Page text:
Simon Brendle has been awarded the 2014 American Mathematical Society (AMS) Maxime Bôcher Memorial Prize.
“The Bôcher Prize is awarded for a notable paper in analysis published during the preceding six years. Prizes are currently given every three years.
The 2014 Bôcher Prize was awarded to Simon for his outstanding solutions of long-standing problems in geometric analysis, including the solution with R. Schoen of the differentiable sphere theorem (JAMS 22 2009) and the solution of the Lawson conjecture (to appear Acta Mathematica 2013). Brendle is also recognized for his deep contributions to the study of the Yamabe equation.”
Simon will receive his prize in January at the Joint Mathematics Meetings in Baltimore.
Yasha Eliashberg and Helmut Hofer were awarded the 2013 Hopf Prize for their outstanding contributions to symplectic geometry and related fields.
The Hopf Prize, first given in 2009, is awarded by the ETH in Zürich every two years. Previous winners were Michael Rapaport (2009) and Robert Macpherson (2011).
Emmanuel Candès has been awarded the Heineman Prize of the Academy of Sciences at Göttingen.
The prize has been given every two years since 1961 by the Academy to a researcher who recently published excellent work, originating new developments in science. This is an international prize typically awarded to a researcher in the natural sciences (mathematics, physics, chemistry, biology), though it can also recognize work in the humanities.
Rafe Mazzeo and Ravi Vakil have been appointed as Bass University Fellows this year (in Ravi's case, it's a reappointment).
“Established in 2001, the Bass University Fellows in Undergraduate Education Program recognizes faculty, including faculty from the graduate and professional schools, for extraordinary contributions to undergraduate education.
“The program was named in honor of Anne T. (MLA ’07) and Robert M. (MBA ’74)Bass, who provided matching funds to launch it. Once a faculty member rotates out of an individual fellow appointment, he or she becomes a Bass University Fellow in Undergraduate Education in perpetuity.” (source: Stanford Report).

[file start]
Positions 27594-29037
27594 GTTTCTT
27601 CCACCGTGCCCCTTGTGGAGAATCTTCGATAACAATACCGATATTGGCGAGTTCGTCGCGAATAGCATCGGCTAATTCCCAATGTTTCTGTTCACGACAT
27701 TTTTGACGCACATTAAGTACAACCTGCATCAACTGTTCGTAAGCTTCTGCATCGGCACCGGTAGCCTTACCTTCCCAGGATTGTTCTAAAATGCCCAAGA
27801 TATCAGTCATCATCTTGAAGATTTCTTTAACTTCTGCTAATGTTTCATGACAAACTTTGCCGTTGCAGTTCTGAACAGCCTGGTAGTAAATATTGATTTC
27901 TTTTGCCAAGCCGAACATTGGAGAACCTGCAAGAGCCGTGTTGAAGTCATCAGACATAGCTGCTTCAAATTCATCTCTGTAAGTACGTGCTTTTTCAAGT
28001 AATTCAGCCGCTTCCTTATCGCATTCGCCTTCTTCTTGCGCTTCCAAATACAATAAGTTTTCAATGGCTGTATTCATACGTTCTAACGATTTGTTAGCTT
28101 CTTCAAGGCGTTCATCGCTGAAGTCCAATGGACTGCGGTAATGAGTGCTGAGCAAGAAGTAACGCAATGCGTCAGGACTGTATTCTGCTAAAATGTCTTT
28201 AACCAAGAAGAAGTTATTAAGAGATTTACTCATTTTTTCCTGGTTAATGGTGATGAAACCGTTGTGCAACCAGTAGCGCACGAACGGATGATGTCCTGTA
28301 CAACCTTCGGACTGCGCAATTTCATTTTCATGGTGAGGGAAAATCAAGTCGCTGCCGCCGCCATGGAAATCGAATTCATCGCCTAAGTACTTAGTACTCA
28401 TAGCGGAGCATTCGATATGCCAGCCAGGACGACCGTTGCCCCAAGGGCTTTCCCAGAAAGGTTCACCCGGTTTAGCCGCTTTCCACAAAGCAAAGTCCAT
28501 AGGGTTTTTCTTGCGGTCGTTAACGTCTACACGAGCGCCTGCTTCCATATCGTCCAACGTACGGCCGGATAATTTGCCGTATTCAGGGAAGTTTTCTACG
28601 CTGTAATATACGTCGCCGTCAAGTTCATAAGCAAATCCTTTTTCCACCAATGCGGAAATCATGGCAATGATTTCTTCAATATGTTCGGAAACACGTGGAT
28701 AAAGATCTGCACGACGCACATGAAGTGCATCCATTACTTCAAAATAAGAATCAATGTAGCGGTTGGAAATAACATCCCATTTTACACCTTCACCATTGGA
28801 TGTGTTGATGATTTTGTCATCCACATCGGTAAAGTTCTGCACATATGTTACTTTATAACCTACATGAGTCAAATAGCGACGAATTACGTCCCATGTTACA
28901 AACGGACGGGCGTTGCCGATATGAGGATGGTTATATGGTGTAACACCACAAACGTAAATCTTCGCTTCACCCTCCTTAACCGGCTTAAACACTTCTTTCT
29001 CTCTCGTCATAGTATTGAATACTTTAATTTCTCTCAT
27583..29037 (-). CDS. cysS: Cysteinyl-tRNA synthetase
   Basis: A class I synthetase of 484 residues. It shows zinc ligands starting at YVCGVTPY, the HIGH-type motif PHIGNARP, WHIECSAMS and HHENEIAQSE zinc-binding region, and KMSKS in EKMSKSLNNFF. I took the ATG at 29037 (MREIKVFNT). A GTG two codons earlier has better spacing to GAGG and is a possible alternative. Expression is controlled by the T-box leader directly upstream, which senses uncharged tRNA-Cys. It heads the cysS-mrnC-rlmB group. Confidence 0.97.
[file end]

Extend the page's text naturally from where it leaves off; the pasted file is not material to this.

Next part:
Zhiwei Yun has won one of the 16 Packard Fellowships for Science and Engineering that were awarded this year
Packard Fellows must be faculty members who are eligible to serve as principal investigators engaged in research in the natural and physical sciences or engineering, and must be within the first three years of their faculty careers. Disciplines that are considered include physics, chemistry, mathematics, biology, astronomy, computer science, earth science, ocean science, and all branches of engineering.
Each 2013 Fellow will receive a grant of $875,000 over five years to pursue their research.
More about the Packard Fellowship can be found here.
Emmanuel Candès and Maryam Mirzakhani have been invited as Plenary Speakers and Sourav Chatterjee, Søren Galatius, and András Vasy have been invited as Section Speakers at the
International Congress of Mathematicians in 2014 (Seoul, Korea).
Lexing Ying has been awarded SIAM's James Wilkinson Prize in scientific computing. This prize is awarded every four years for research in numerical analysis and scientific computing during the six years preceding the award.The purpose of the prize is to stimulate early career contributors and to help them in their careers. The prize selection committee recognized his contributions in “the design of fast and accurate numerical algorithms for fundamental problems in scientific computing.”
Lexing will receive his prize on July 9, during the Annual SIAM meetings.
Corey Stein, who was a student in MATH 171 spring 2012, has been awarded a Hoefer Prize for the Writing in the Major (WIM) paper presented in that course. The title of the paper was “Defining the Riemann Integral and the Lebesgue Integral Through Abstract Metric Space Techniques.”
András Vasy, who designed the project, was the instructor for course and Otis Chodosh was the TA. Both are being recognized for their “...important role in fostering writing excellence among students in Mathematics and Math and Computational Sciences.”
Maryam Mirzakhani and Kannan Soundararjan have been named Simons Investigators in Mathematics.